By the way, there are some Uber-like jet services, but they're typically limited to regular runs between local airports and are wickedly expensive if you have to fly someplace else (often less than a charter though).

Ultimately, we want something we can get into at home and then fly directly to work without the airport in the middle.

People Drone

The vehicles recently proposed look more like drones for people than traditional planes. Amazon and others have been working with the FAA to allow large drones to deliver packages door-to-door for some time, and doing the heavy lifting with regard to the rules, safety and automation that would be needed to deliver people.

The hurdles actually are substantially easier to clear than those for self-driving cars, because there are fewer obstacles in the air, and a central computer control service could keep everything coordinated. You could go over and around obstacles -- sometimes even under them -- giving the computer far more options for avoiding accidents. They even stop pretty fast and don't have to worry about pets, wildlife or pedestrians (until rocket belts catch on anyway -- and yes, they are coming as well).

Should you think this is a pipe dream, a people drone from Ehang soon will start flight testing in the U.S., and it is designed for an Uber-like service, so you wouldn't necessarily have to buy one. Ehang showed this thing at this year's CES, and damned if I didn't want one even though I don't drive to an office anymore.

What always surprises me when I see something like this is why the new firm doesn't buy an older firm that has been working on the problem. For instance, Moller International has had two rather impressive flying vehicles in the works since the 1970s, and you'd think they'd give anyone else working on this a faster start.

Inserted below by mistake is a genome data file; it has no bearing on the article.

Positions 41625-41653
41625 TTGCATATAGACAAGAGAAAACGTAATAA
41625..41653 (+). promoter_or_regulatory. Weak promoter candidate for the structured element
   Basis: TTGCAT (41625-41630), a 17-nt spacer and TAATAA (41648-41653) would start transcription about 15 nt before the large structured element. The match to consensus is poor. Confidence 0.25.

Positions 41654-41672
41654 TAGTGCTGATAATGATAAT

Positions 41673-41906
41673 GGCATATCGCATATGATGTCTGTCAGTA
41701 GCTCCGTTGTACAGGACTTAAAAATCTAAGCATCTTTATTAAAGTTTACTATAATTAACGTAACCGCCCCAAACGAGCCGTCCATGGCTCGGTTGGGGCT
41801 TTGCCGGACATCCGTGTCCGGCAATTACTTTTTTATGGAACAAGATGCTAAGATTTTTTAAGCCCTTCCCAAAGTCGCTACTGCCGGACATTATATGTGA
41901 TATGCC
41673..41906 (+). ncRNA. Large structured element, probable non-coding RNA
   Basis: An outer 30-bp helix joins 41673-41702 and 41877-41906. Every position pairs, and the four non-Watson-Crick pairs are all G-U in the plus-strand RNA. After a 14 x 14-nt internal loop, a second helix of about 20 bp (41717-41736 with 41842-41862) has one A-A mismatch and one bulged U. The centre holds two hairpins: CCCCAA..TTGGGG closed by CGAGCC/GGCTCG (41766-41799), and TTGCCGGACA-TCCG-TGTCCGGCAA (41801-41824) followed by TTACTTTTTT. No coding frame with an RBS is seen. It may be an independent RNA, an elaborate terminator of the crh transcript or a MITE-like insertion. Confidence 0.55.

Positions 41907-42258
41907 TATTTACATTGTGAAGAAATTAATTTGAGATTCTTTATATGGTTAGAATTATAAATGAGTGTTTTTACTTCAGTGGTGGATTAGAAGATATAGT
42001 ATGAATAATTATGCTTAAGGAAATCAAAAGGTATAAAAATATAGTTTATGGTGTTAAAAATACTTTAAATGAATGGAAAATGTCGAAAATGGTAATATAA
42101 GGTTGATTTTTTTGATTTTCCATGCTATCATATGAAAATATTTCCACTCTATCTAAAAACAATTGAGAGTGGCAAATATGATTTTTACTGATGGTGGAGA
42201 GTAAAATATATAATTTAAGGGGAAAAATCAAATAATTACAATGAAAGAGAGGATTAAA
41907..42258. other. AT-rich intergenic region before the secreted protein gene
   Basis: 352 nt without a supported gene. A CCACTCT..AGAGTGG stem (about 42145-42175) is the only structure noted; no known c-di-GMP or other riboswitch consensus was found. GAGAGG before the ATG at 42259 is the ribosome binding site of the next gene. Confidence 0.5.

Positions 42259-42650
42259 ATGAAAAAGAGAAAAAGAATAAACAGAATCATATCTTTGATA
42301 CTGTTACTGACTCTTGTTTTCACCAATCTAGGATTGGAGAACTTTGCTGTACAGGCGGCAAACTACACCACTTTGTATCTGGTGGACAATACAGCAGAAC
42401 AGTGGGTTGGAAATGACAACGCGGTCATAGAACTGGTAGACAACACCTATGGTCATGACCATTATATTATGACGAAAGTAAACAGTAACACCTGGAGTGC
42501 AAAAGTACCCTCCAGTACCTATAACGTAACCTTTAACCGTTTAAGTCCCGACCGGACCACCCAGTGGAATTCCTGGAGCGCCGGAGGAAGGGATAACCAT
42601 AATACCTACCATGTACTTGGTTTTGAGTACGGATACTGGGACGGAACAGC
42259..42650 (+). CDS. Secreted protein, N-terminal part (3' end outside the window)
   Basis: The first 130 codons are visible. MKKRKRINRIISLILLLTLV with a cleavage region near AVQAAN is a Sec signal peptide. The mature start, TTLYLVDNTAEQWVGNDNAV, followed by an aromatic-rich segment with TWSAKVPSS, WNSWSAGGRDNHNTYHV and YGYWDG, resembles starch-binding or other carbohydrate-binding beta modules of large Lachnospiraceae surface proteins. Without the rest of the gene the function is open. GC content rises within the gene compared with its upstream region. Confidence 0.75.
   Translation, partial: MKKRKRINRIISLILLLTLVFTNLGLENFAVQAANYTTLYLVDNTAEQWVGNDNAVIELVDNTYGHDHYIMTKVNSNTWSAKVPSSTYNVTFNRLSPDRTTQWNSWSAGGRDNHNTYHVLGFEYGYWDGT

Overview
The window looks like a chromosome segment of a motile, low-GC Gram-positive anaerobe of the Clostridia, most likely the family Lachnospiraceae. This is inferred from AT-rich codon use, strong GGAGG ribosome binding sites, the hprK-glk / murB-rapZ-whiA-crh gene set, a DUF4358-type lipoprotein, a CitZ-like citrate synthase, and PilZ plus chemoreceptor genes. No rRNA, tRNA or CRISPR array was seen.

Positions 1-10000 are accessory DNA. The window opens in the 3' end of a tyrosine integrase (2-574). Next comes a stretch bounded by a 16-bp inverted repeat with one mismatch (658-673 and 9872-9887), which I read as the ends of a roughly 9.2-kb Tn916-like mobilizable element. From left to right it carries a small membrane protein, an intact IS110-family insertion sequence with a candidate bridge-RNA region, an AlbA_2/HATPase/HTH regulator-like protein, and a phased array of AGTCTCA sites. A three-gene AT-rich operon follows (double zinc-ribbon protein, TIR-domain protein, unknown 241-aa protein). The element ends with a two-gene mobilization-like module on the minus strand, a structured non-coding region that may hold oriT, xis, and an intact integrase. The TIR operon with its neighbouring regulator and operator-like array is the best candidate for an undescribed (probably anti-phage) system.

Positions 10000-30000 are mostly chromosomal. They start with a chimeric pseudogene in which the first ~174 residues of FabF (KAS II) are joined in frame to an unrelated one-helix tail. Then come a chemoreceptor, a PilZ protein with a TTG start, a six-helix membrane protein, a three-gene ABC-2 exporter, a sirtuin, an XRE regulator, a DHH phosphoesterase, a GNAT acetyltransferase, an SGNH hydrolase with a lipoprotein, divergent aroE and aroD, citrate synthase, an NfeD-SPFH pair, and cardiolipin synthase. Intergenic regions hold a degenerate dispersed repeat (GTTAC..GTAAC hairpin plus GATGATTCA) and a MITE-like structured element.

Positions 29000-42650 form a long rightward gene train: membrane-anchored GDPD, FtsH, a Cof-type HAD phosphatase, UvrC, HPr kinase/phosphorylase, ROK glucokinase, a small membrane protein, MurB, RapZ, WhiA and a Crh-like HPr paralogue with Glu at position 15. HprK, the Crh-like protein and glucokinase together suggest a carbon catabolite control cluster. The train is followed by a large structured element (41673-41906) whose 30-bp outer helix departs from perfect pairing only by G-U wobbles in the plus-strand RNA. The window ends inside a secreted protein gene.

Granted, they aren't electric -- but then again, they fly upwards of 200-300 mph, and for that kind of speed gas is OK with me. (These are expected to cost between $250K and $1M -- I expect the Page solution will be far more affordable.)

The Passenger Experience

The flying car experience would be like getting into an elevator, with the difference being that you'd tell the computer the address, and the vehicle would get you there the fastest way legally possible, avoiding all the other flying things in the process.

There should be no traffic, except when lining up to land. That 15-mile commute that likely takes you an hour would be closer to 10 minutes.

Wrapping Up

The nice thing about this latest flying car effort is that these vehicles aren't even trying to be cars. They are designed as planes only, but they fly you right to your destination a lot more safely than a helicopter can today. In final form, they likely will be in the price range of a high-end Tesla. It kind of makes you wonder why Musk isn't working on this, doesn't it? Maybe he is...